Delivering a new relationship with schools (academy related) 3.6 FTE job losses saving of 218k. How will these relations improve, if staff and therefore capacity is cut?
Remodelled Strategic Enabling and Support Processes – 5 FTE job losses saving of 100k. With this cut, support processes are bound to be weaker. How will the authority compensate for this?
LACSEG grant loss from central government and again academy related 15.5 FTE job losses saving 1,050k. What will the mayor, and his cabinet be doing to address this on behalf of the citizens of Bristol?
This makes a total of 88.1 FTE job losses and gives lots of challenges through the Children First review. How will the council continue to put children first, or is this dormant now? What affect do you feel these job losses will have on the local economy. More people and their families will be reliant on welfare, and council tax revenues will be dropping.
Can we please have a map of the grades of the posts being deleted, so we can map the long-term effect?
MTFP savings proposals in Corporate Services; Legal and Statutory 73,75 & 76 – Statutory/Democratic Services
Unison wishes to raise the following concerns in connection with the above.
Lack of Consultation
Information about budget proposals affecting posts and services has been circulated and has ended up in the public domain without any consultation with employees, trade unions or councillors. The first time they saw them was in the Medium Term Financial Plan. Staff were engaged in a review in 2011. It feels as though any comments from the review and savings have been ignored. Management at all levels within the department itself and Corporate Services have not been able to account for the proposals when questioned by Unison. This lack of consultation is incompatible with the Bristol City Council Managing Change Policy and employment law.
Impact of Cuts
The proposed amount to be saved is £290,000 – this is 15% – twice the amount of cuts the council faces. This is excessive for a department that has already received cuts. In recent years, several staff have either left or reduced their hours without this shortfall being replaced. This is applicable to all teams. Members’ Services’ front-line staff has been reduced by 33% since 2006. Staff have been informed that cuts made so far are not being off-set against the £290,000. Implementing further staff cuts would have a severe impact on the effective functioning of the democratic central point of the council and service to the public.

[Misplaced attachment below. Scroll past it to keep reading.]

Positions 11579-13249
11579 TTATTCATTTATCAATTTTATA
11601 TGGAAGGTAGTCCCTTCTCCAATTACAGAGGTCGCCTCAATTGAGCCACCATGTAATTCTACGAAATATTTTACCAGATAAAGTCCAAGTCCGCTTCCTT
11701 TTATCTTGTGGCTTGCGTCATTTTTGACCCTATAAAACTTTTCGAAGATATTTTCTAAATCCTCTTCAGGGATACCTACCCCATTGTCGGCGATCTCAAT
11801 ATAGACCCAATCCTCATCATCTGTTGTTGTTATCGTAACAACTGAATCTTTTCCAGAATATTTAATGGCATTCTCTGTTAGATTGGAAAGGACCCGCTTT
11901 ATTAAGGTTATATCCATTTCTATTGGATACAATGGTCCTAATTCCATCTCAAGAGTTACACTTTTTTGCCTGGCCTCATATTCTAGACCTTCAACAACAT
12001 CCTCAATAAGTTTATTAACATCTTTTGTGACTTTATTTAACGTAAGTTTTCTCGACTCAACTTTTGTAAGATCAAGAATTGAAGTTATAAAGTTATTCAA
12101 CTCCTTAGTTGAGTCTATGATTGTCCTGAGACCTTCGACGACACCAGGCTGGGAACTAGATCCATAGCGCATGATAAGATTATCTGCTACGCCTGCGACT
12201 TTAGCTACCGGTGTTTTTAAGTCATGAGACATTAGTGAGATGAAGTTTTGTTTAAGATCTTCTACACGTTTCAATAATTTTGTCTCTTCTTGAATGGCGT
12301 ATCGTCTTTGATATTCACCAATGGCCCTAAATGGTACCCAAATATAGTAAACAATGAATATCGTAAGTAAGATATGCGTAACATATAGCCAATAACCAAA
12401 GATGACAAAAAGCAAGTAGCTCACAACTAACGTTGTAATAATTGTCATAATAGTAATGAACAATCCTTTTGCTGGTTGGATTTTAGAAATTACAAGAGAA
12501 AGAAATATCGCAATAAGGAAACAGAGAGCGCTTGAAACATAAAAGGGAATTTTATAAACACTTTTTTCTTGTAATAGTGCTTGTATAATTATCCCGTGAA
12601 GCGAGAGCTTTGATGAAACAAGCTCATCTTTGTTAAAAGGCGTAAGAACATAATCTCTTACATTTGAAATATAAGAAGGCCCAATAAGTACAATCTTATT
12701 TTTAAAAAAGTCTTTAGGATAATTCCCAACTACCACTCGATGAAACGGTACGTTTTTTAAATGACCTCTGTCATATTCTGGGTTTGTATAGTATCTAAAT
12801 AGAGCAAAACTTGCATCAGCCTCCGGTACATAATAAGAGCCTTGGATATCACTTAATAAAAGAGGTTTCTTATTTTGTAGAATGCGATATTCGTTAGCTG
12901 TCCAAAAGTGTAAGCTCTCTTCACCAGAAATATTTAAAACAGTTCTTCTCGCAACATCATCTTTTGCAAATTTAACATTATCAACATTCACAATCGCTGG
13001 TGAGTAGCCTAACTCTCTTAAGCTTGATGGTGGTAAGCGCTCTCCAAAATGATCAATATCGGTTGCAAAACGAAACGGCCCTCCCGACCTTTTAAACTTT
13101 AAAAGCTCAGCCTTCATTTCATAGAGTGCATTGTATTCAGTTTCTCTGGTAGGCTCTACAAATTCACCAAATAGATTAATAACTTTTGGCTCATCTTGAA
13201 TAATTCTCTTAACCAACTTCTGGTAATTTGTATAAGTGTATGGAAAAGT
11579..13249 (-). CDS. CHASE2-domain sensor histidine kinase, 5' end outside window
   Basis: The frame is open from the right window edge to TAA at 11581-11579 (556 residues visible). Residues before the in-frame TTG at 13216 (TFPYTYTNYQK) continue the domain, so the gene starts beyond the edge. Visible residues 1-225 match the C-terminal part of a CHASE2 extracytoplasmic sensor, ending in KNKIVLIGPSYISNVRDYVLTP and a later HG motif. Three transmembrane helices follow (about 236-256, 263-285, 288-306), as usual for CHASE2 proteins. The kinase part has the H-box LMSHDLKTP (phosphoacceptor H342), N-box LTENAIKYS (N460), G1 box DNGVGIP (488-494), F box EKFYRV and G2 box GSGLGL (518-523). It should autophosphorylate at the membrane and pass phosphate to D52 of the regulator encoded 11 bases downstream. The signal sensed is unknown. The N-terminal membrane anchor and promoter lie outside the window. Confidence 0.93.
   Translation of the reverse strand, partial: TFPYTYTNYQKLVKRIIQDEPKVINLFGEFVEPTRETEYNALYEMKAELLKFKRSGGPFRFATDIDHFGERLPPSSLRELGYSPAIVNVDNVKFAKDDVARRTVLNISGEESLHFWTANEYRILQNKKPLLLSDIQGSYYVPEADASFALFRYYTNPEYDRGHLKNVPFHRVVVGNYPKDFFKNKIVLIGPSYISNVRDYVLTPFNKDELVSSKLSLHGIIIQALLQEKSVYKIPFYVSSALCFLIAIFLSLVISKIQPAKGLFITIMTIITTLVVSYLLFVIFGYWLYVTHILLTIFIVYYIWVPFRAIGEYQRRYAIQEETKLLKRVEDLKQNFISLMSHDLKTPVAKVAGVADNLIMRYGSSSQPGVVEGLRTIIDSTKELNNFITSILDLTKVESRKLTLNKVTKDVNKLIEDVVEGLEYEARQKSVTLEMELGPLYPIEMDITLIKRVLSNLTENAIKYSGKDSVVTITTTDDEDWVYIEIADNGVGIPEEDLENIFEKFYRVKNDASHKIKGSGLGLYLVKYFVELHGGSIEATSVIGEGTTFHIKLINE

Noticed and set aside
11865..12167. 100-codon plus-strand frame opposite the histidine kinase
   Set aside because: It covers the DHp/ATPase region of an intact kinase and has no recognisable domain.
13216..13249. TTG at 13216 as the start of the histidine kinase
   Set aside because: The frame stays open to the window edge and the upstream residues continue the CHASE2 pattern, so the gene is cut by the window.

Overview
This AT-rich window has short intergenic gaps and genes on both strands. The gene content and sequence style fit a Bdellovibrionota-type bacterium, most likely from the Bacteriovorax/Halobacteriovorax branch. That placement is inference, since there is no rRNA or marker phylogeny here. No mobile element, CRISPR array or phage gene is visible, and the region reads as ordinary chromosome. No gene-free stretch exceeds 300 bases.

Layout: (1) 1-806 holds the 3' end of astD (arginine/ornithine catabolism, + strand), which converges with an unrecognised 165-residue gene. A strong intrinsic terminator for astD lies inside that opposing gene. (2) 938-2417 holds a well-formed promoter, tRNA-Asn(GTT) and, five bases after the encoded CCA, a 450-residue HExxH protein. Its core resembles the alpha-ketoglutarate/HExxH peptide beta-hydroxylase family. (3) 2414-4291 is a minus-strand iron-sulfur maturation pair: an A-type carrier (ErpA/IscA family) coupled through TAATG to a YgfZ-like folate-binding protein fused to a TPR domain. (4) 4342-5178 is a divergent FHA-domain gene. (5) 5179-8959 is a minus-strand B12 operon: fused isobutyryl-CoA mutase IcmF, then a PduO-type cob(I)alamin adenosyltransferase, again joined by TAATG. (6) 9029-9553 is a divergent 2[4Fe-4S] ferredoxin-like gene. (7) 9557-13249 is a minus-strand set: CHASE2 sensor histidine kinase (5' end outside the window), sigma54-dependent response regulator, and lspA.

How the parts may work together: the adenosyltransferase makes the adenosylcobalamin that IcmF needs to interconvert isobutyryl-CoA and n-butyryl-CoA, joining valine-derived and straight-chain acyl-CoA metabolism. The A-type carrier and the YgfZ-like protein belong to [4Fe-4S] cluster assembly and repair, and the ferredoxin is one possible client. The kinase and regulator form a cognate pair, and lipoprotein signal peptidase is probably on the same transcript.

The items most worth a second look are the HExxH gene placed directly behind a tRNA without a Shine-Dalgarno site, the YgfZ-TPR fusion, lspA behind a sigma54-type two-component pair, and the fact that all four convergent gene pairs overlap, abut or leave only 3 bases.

Equalities Impact Assessment
There is no record of the Equalities Impact Assessment. It needs to cover employees, councillors and impact on members of the public who require assistance from their local councillors or who want to raise issues in their community by participation in the democratic process.
No cuts can be implemented without a thorough review of services, in consultation with employees, unions and councillors.
Inclusion of the proposed merging scrutiny officer and democratic service officer posts in the Medium Term Financial Plan
There has been no consultation with staff about this – scrutiny and democratic services staff found out that it was in the MTFP when it became public. Despite questioning, staff have been presented with no rationale for its inclusion, or why it would save money. They have not been informed whether there are implications for terms and conditions, or why this level of detail about individual posts is in the budget. Senior managers don’t seem to know why it is there. It is unacceptable that this should be included in public as a saving in advance of any service review and without consultation with staff.
Staff who are affected by this should like to understand why the Mayor has such an issue with their posts that they are cited publicly in his budget in this way – this is an unusual level of detail for the MTFP, and they are not aware that any other staff group has had such a statement made about its terms and conditions in the budget. It is extremely unsettling to staff to know that there are agendas at a senior level about their work and role which have not been evidenced by consultation with the staff involved or communicated to staff.